Soledad Fariña: Poetry from Beneath the Regime

To poet Soledad Fariña Vicuña, the Santiago metro in the 1980s was a perfect metaphor for life under the Pinochet dictatorship. Compared to today’s metro, she says, the metro back then was "so clean, almost spotless. There was only one line, and there was almost nobody on it—only the rich.”

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Image from

A search to unearth and reencounter the fear and paranoia that pervaded the Pinochet years is one of the main topics of Fariña’s newest collection of poetry, 1985, out now with Das Kapital Editions. Named after the year she wrote it, 1985 follows four characters as they traverse a Santiago where “the whole world was suspicious … where the whole world was afraid to speak,” according to Fariña.

The loss of speech provoked by living in fear has been an element of Fariña’s work since her first published collection, El Primer Libro, written and published in 1985. Much of the book is concerned with the process of writing, the earth and the feminine body, beginning with the lines: “The first book had to be painted / but which to paint / which first.” In her poem “Alfa” however, she takes on a darker tone, showing the violence and the silencing at the heart of Pinochet's dictatorship: “meat / ploughs through / the grave / the narrow / meat / the dense / the loam.”

Fariña’s work has been heavily influenced by the indigenismo literary movement and the search for a non-western poetics in Latin American poetry. “Pre-Columbian languages are pure poetry, full of metaphors . . . one language, nahuatl, has the same word for ‘poem’ and ‘flower’,” according to Fariña. “We’re searching for our originality, our profundity. ‘Who are we?’ For me that’s the essential question.”

 Image courtesy of Das Kapital Editions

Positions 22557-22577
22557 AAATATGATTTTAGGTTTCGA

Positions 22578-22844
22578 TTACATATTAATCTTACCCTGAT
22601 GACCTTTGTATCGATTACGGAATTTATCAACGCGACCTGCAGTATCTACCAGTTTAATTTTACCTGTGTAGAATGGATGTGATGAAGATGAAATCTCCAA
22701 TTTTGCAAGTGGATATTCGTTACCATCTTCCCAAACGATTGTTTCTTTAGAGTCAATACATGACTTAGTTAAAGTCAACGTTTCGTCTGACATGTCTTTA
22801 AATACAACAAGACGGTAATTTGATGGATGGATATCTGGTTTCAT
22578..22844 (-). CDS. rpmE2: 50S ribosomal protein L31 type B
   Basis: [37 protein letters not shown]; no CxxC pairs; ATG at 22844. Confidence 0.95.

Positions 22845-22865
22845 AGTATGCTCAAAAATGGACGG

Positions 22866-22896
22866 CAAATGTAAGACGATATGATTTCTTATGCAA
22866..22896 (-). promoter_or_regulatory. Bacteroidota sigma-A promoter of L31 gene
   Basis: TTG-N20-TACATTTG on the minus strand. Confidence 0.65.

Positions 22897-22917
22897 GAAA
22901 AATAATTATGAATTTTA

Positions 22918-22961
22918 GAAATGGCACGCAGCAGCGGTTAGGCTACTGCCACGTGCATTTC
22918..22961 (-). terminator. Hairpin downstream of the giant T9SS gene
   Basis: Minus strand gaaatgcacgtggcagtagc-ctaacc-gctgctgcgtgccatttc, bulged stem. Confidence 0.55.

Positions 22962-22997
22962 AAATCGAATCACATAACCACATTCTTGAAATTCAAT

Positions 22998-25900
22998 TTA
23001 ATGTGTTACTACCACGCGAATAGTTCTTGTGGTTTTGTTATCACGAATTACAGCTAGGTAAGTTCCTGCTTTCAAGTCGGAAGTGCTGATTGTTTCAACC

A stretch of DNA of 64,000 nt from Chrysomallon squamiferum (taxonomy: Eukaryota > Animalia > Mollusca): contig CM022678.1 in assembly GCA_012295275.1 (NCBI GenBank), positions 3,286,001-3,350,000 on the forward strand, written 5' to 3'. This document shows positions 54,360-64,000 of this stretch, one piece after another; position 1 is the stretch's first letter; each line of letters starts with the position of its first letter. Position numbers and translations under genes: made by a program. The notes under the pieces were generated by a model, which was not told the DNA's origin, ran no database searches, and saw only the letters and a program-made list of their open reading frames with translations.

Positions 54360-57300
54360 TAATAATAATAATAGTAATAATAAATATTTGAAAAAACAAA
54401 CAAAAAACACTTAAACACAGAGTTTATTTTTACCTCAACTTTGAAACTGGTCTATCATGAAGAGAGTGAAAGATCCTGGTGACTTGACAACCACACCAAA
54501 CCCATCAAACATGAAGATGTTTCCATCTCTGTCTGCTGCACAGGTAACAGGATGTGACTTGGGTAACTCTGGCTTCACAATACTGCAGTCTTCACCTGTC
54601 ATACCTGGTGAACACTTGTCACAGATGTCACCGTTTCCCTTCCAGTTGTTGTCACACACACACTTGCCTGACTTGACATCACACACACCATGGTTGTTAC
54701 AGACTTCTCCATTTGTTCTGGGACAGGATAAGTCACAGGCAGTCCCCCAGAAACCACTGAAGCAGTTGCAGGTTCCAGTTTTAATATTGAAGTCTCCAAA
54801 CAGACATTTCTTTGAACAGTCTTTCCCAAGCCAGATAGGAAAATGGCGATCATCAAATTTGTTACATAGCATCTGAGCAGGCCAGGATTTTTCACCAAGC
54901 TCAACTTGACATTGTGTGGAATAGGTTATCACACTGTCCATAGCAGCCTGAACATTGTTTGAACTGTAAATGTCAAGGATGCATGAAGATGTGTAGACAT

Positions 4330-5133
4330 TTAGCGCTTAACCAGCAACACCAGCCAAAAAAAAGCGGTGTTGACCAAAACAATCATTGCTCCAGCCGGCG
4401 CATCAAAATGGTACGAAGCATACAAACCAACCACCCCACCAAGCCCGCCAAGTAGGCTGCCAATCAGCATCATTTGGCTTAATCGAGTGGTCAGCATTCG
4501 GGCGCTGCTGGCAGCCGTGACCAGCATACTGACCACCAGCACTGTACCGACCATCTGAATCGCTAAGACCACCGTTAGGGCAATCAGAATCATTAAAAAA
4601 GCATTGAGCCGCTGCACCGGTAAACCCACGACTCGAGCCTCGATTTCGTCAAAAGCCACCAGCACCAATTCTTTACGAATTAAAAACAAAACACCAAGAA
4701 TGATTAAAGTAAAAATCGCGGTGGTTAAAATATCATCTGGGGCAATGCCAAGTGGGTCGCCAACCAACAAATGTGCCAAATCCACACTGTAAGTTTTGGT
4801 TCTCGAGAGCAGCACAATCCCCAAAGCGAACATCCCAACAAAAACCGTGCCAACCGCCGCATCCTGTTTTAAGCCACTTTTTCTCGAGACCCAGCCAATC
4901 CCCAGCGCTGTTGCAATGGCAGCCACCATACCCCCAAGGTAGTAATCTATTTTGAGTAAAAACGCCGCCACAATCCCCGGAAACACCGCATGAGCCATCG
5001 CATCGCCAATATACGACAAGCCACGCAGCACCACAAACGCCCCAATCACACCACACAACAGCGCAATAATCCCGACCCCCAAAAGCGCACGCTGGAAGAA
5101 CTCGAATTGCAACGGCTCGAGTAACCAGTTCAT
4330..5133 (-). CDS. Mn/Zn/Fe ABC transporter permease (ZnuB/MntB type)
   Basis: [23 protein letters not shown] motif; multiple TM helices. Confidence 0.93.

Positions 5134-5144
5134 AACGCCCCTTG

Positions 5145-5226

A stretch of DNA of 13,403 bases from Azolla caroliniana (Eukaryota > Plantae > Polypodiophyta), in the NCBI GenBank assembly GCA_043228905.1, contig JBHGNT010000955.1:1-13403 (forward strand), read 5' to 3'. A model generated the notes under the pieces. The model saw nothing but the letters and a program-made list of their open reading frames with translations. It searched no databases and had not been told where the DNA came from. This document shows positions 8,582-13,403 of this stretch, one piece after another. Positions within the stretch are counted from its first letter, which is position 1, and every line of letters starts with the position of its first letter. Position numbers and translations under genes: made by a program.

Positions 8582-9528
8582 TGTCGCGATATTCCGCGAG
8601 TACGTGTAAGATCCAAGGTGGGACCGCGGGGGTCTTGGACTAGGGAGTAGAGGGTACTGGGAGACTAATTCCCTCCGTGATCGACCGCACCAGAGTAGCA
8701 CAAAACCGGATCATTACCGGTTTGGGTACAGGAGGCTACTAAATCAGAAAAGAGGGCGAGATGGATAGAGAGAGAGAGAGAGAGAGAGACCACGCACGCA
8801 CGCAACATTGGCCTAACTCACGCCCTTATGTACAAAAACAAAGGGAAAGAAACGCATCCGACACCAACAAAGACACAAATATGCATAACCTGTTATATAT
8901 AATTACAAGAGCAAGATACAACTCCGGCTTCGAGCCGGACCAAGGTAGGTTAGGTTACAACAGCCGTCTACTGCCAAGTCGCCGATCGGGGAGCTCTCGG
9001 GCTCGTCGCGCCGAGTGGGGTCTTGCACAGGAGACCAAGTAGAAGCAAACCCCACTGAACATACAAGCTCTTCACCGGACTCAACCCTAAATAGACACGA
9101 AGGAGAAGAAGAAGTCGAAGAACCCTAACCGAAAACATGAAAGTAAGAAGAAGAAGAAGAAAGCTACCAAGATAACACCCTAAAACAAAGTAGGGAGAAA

Image courtesy of Das Kapital Editions

It’s difficult to avoid the influence of colonialism on modern poetics, however. “I’m trying to seek a non-occidental way of writing poetry,” she says, “but I have to write in Spanish. I’m not bilingual.”

Fariña began writing poetry seriously in the early ‘70s, as Salvador Allende’s Unidad Popular ("Popular unity") government came to power. “In the early ‘70s, we were all just trying to change the world, to change everything,” she says, in reference to her early years. “I believed in the hope of a united Latin America.” After the 1973 coup, however, everything changed, which had much to do with why she didn’t publish her first book until 12 years later. “With all that we were suffering in the late ‘70s, my poetry was all over the place…Publishing was different. There wasn’t any money for the arts like there is now. You had to do it all yourself.”

Her second book, Albricia, deepened Fariña’s investigation of the feminine poetic subject, this time examining the maternal figure. Being a woman poet in the 1980s in Chile was far from easy. “They said to me, about my book, men are going to think it’s shit,” she recounts, laughing. “And they did. But now look!”

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